A dozen western New York high school girls have developed involuntary tics and other symptoms, and a doctor said Friday that at least 10 of them are suffering from a psychological condition usually brought on by stress or a frightening condition.
Parents became concerned there might have been environmental contamination or an infection at LeRoy High School when the girls all started showing symptoms like unexplained pain and involuntary muscle motion last fall.
But air quality and other tests conducted by local health officials ruled out mold, chemicals and other sources of the girls' problems.
That helped Dr. Laszlo Mechtler and another neurologist treating 10 of the girls conclude that the cause is conversion disorder, a condition that causes real symptoms but has no physical cause.
It's diagnosed, he said, when physical examinations, lab tests and scans, including the brain, reveal no organic problem behind symptoms that include vocal and physical tics, seizures, passing out, headaches and anxiety.
Mechtler likened it to the dizziness, vomiting and aches of an actor with stage fright.
"The physical symptoms they're having are real. The patient isn't faking it," he said.
He said conversion disorder is common, especially in adolescent girls, and treated successfully with a mix of psychotherapy, behavioral changes and medications.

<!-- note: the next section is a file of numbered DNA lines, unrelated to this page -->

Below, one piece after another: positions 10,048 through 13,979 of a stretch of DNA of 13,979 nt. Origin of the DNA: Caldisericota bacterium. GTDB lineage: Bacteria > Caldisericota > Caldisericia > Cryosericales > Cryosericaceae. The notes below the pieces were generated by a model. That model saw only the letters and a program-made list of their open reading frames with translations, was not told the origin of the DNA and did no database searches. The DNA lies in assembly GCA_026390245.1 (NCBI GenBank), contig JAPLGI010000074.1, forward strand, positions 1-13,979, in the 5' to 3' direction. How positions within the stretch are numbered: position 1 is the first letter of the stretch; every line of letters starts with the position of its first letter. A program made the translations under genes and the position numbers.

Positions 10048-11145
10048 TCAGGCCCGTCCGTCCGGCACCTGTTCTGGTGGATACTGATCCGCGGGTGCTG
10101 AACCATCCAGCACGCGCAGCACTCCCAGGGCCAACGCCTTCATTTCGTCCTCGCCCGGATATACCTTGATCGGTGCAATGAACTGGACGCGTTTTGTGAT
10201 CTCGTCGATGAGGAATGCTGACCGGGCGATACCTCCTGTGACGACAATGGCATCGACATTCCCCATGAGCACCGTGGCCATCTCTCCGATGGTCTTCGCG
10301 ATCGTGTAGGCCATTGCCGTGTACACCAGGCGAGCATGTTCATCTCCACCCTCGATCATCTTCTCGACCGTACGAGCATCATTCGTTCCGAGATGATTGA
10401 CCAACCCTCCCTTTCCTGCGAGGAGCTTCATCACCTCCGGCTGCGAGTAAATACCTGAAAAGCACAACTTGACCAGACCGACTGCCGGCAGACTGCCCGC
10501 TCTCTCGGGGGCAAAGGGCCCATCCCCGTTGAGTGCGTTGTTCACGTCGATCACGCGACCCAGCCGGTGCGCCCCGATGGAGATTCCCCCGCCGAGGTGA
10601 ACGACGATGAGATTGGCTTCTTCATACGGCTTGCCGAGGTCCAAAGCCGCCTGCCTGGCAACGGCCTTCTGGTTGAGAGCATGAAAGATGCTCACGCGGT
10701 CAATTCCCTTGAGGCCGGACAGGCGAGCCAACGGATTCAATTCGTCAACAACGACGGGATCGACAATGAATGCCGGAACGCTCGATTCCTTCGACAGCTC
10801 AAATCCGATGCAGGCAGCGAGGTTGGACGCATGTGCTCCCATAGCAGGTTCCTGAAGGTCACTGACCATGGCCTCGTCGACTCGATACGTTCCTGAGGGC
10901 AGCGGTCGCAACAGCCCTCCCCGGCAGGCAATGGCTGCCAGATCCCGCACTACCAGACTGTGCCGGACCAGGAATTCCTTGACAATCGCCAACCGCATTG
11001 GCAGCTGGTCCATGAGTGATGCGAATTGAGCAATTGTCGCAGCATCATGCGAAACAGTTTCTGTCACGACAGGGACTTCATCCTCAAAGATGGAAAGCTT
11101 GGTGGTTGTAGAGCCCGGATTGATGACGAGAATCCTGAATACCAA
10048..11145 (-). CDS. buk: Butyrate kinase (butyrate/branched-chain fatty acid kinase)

That's working for the girls being seen by Mechtler and Dr. Jennifer McVige at the DENT Neurologic Institute outside of Buffalo.
"Most of them are improving," Mecthler said. "Some of them are back in school."
What's unusual, Mechtler said, is the grouping of cases _ known as "mass psychogenic illness" _ in LeRoy, a town between Rochester and Buffalo.
MPI has been documented for hundreds of years, he said, mostly occurring in small groups of people living or working in a defined area.
It isn't clear what triggered symptoms in the LeRoy students.
"Some of them were friends, some played on the same soccer team and all are in the same high school," Mechtler said.
He said his office would like to examine the two girls they haven't seen to determine if they, too, suffer from conversion disorder.
Groups of cases often start with one individual, Mechtler said, so it's possible one of those girls has a condition like Tourette's and her tics were subconsciously picked up by other girls.
Regardless of the cause, he said, the girls' suffering is real and he considers it unlikely any are faking to get attention or to get out of school, something that has happened in other cases of what used to be called hysterical neurosis.
"This is not mass hysteria," he said. "These are young ladies with real symptoms."